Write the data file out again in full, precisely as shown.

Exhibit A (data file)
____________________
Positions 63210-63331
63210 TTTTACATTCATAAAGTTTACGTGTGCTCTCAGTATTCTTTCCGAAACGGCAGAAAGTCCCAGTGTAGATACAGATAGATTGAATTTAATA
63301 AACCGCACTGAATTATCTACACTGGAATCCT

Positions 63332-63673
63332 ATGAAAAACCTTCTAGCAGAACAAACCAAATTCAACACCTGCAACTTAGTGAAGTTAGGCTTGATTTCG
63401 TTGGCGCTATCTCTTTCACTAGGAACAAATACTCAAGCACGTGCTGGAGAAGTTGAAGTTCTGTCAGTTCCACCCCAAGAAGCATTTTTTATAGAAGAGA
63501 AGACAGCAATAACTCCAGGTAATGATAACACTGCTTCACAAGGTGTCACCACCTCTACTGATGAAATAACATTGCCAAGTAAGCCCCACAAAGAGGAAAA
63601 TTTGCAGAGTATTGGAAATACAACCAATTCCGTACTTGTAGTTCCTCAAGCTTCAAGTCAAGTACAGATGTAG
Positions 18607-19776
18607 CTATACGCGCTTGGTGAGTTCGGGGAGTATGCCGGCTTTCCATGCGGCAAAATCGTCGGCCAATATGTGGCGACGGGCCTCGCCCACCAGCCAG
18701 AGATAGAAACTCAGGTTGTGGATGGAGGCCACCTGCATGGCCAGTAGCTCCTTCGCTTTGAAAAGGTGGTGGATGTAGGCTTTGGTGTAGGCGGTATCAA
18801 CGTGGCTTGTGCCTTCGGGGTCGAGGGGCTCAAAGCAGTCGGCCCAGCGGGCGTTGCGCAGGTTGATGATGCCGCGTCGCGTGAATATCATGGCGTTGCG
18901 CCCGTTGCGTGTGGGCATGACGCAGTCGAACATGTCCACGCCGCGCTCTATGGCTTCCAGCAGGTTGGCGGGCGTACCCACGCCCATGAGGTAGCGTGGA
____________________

Positions 63210-63331
63210 TTTTACATTCATAAAGTTTACGTGTGCTCTCAGTATTCTTTCCGAAACGGCAGAAAGTCCCAGTGTAGATACAGATAGATTGAATTTAATA
63301 AACCGCACTGAATTATCTACACTGGAATCCT

Positions 63332-63673
63332 ATGAAAAACCTTCTAGCAGAACAAACCAAATTCAACACCTGCAACTTAGTGAAGTTAGGCTTGATTTCG
63401 TTGGCGCTATCTCTTTCACTAGGAACAAATACTCAAGCACGTGCTGGAGAAGTTGAAGTTCTGTCAGTTCCACCCCAAGAAGCATTTTTTATAGAAGAGA
63501 AGACAGCAATAACTCCAGGTAATGATAACACTGCTTCACAAGGTGTCACCACCTCTACTGATGAAATAACATTGCCAAGTAAGCCCCACAAAGAGGAAAA
63601 TTTGCAGAGTATTGGAAATACAACCAATTCCGTACTTGTAGTTCCTCAAGCTTCAAGTCAAGTACAGATGTAG
Positions 18607-19776
18607 CTATACGCGCTTGGTGAGTTCGGGGAGTATGCCGGCTTTCCATGCGGCAAAATCGTCGGCCAATATGTGGCGACGGGCCTCGCCCACCAGCCAG
18701 AGATAGAAACTCAGGTTGTGGATGGAGGCCACCTGCATGGCCAGTAGCTCCTTCGCTTTGAAAAGGTGGTGGATGTAGGCTTTGGTGTAGGCGGTATCAA
18801 CGTGGCTTGTGCCTTCGGGGTCGAGGGGCTCAAAGCAGTCGGCCCAGCGGGCGTTGCGCAGGTTGATGATGCCGCGTCGCGTGAATATCATGGCGTTGCG
18901 CCCGTTGCGTGTGGGCATGACGCAGTCGAACATGTCCACGCCGCGCTCTATGGCTTCCAGCAGGTTGGCGGGCGTACCCACGCCCATGAGGTAGCGTGGA